I had a heated debate with a friend who not only has a Ph.D. in sociology, but who is also an attorney, and she was supporting, legally and otherwise, the right of some followers of some ancient religion, I can’t be too specific, but, to continue their rituals involving basically the dismemberment of animals. Like, while they’re alive. They lost their legal battle, but she was trying to get them to use already-slaughtered animals for their rituals. She wanted to preserve their culture. Naturally, I was nearly speechless, because I’m never actually speechless, and I asked her what makes the ritual sacrifice –in any form– worth protecting. Why is the right to torture so precious and worthy of safeguarding? Because it will cause good fortune to spread among the community? Because it will boost fertility? Why do we insist on preserving beliefs that are irrational and lack evidence of their validity? Why do we insist on continuing to do things just because we used to do them in the past?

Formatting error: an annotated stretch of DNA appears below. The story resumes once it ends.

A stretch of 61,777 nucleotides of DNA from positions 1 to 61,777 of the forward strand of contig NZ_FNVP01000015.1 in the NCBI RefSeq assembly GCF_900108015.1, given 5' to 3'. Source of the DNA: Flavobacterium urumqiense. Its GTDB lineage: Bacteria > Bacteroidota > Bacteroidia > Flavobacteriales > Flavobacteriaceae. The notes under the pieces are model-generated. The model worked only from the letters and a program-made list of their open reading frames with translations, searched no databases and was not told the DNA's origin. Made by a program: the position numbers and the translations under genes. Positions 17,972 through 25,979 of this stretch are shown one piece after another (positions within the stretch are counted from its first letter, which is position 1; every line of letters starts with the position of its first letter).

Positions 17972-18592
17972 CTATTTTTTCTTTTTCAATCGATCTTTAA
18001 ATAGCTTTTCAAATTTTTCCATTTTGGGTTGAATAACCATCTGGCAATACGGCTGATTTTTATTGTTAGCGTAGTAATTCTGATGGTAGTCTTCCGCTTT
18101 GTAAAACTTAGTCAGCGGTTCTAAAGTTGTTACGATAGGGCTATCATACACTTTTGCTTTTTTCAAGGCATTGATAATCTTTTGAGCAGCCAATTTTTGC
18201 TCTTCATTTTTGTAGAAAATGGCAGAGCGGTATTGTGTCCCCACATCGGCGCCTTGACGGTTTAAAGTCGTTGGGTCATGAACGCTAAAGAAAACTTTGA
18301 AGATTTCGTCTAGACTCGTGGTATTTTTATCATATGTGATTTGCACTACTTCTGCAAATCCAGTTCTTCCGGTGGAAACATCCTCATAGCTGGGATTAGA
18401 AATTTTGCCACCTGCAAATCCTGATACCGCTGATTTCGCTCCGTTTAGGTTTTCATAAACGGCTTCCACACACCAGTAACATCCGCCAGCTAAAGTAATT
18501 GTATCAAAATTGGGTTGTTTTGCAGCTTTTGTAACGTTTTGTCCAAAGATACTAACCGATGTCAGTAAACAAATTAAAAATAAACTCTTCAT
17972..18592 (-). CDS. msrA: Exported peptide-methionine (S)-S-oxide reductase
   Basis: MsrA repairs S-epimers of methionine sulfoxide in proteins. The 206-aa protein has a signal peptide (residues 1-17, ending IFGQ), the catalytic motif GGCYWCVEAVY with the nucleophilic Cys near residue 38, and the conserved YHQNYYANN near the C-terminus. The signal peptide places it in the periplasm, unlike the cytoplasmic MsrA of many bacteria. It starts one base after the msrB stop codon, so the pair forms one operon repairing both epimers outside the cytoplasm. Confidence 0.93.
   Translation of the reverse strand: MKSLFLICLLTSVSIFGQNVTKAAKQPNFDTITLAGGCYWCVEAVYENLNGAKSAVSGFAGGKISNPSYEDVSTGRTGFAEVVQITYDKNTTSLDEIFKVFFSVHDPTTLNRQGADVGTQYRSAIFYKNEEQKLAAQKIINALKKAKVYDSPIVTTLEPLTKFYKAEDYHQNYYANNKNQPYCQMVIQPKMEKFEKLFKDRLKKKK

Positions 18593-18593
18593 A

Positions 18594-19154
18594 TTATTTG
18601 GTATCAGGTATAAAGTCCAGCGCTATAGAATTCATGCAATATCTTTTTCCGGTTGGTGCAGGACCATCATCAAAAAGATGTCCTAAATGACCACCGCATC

2 Comments Post a comment
  1. Mike Grieco #

    'Violet'-she is "BELLA",and refused to wear her shades i see.
    'Charles'-he would not settle for anything less than "LOVE",Bravo!

    These Greyhounds "RUN on LOVE"…:)

    June 26, 2007
  2. Mary, such a thought provoking entry. Such a beautiful dog, I'm so glad you could help her.

    You might be interested to know that I come from a family that practiced animal sacrifice and the ritual killing of some animals. Because these were people who also farmed there is this fine line between slaughtering an animal and ritually slaughtering an animal.

    My parents distanced themselves somewhat from these traditions, but I remember my father killing and hanging a wild snake during a drought and other strange things. His grandmother, my great grandmother had always sworn by this ritual sacrifice of snakes, and the practice continued long after she died.

    What many people don't understand though is how tradition is irrevocably altered by time, by progress, by contact with other people. It is already slipping away from us, so we need to adapt. I never want to deny where I come from and who I am, but I'm also able to make more compassionate choices.